Agency, MT A living legend among the Great Plains
tribes marks one of the greatest milestones in life.
An author, historian and a highly decorated military serviceman,
Dr. Joseph Medicine Crow has tried to tie the past to the present.
Born on October 27, 1913, Medicine Crow, a member of the Crow
(Apsaalooke) tribe in Montana has come far from his humble reservation
beginnings. Turning one hundred years old this year, Medicine Crow
is now the oldest living member of his tribe.
After joining the Army during World War II, he served in the
103rd Infantry Division. He has claimed to have worn his tribes
traditional war paint beneath his uniform with an eagle feather
pinned beneath his helmet.
In a 2007 PBS series titled "The War," Medicine Crow told documentary
producer Ken Burns what happened when he turned a corner and found
himself face-to-face with a German soldier: "The collision
knocked the German's weapon to the ground. I lowered my own weapon
and we fought hand-to-hand. In the end, I was able to get the best
of the German, grabbing him by the neck and choking him," remembered
Medicine Crow "He screamed out 'Momma' so I let him go."
After his service in WWII, Medicine Crow was recognized for
having completed all four tasks required to become an Apsaalooke
war chief, including having touched a living enemy soldier; disarmed
an enemy; led a successful war party; stole an enemy horse. He is
the last member of the Apsaalooke tribe to become a traditional
Medicine Crow remembers stealing those enemy horses: "In World
War II, I managed to have captured fifty head of horses. These were
not ordinary horses. They belonged to SS officers, you know? During
the last days of the war over there, there was a lot of confusion,
so a bunch of these SS officers got on their horses and took off.
They were heading back to Germany. And here's that old sneaky old
Crow Indian now following them, watching them. So they camped for
the night. I sneak in there and took all their fifty head of horses,
left them on foot. So I got on one, looked around there and I even
sang a Crow victory song all by myself. Crows do that when they
think they're all by themselves, they do things like that. So I
sang a victory song."
Medicine Crow is the recipient of the Bronze Star and the Chevalier
Légion d'honneur, awarded on June 25, 2008. On August 12,
2009, Medicine Crow, at the age of 95, was awarded the Presidential
Medal of Freedom by President Obama. The Medal of Freedom is the
highest civilian award in the country.
Upon hearing he was selected to receive the award, Medicine
Crow said, "I am humbled and honored to join the ranks of the renowned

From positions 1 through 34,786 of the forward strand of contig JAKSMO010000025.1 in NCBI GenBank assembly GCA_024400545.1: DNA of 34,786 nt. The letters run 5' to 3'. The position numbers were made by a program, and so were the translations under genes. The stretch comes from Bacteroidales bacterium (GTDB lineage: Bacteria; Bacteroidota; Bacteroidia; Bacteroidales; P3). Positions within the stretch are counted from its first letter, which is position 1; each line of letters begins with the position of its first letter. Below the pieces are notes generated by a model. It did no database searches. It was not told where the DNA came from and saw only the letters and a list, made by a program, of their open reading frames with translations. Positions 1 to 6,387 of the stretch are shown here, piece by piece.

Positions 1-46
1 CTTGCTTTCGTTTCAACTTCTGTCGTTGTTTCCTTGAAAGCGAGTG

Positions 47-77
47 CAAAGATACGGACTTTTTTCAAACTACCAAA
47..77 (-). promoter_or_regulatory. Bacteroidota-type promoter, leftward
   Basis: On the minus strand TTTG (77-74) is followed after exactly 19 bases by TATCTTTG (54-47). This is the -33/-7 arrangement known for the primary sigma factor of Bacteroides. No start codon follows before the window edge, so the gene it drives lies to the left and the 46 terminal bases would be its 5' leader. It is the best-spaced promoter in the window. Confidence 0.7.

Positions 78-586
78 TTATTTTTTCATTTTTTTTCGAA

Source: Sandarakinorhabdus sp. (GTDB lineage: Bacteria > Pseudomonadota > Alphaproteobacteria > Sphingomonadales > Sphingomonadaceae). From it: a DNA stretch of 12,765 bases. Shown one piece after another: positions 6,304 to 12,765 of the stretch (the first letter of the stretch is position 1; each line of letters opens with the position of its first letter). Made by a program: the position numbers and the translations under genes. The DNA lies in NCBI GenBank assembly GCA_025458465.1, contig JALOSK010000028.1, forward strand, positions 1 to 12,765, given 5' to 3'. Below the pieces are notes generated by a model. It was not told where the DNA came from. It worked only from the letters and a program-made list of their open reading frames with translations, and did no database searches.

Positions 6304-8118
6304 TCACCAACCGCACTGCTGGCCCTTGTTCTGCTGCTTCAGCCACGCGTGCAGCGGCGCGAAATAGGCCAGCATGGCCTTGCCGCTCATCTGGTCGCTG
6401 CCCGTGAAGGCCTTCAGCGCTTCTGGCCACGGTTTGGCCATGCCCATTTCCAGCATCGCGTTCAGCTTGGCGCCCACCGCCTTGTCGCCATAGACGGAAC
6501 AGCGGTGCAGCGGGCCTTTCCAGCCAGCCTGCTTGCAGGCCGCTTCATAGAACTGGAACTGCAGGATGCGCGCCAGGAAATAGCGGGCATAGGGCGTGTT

citizens who have received this medal over the last 62 years."
Medicine Crow went on to become a noted historian and author.
His writings on Native American history and reservation culture
are seen as important literary works, but he is probably best known
for his writings and lectures concerning the Battle of the Little
Bighorn. When he returned to Crow Agency in 1948, he was appointed
tribal historian and anthropologist.
As the step-grandson of White Man Runs Him, a scout for Gen.
George Armstrong Custer, Medicine Crow grew up listening to stories
of the most famous battle of the American West. White Man Runs Him
was an eyewitness to the Battle of the Little Bighorn. He was eleven
years old when his grandfather died in 1925. Medicine Crow is the
last living person with a direct oral history from a participant
of the Battle of Little Bighorn He is the first member of his tribe
to attended college, receiving a bachelor's degree from Linfield
College in 1938. He went on to receive a master's degree in anthropology
from the University of Southern California (USC) in 1939. His Master's
Thesis was titled "The Effects of European Culture Contact upon
the Economic, Social and Religious Life of the Crow Indians."
Medicine Crow holds two honorary doctorate degrees, one from
Rocky Mountain College in 1999, and the second from the University
of Southern California (USC) in 2003.
He is a guest speaker at Little Bighorn College, the Custer
Battlefield Museum, and several other colleges throughout the nation.
Also an author, his books include, A Handbook of Crow Indian Laws
and Treaties, and From the Heart of the Crow Country.
A ceremony celebrating Medicine Crow's birthday was held in
the Apsaalooke Events Center in Crow Agency, Montana on Monday,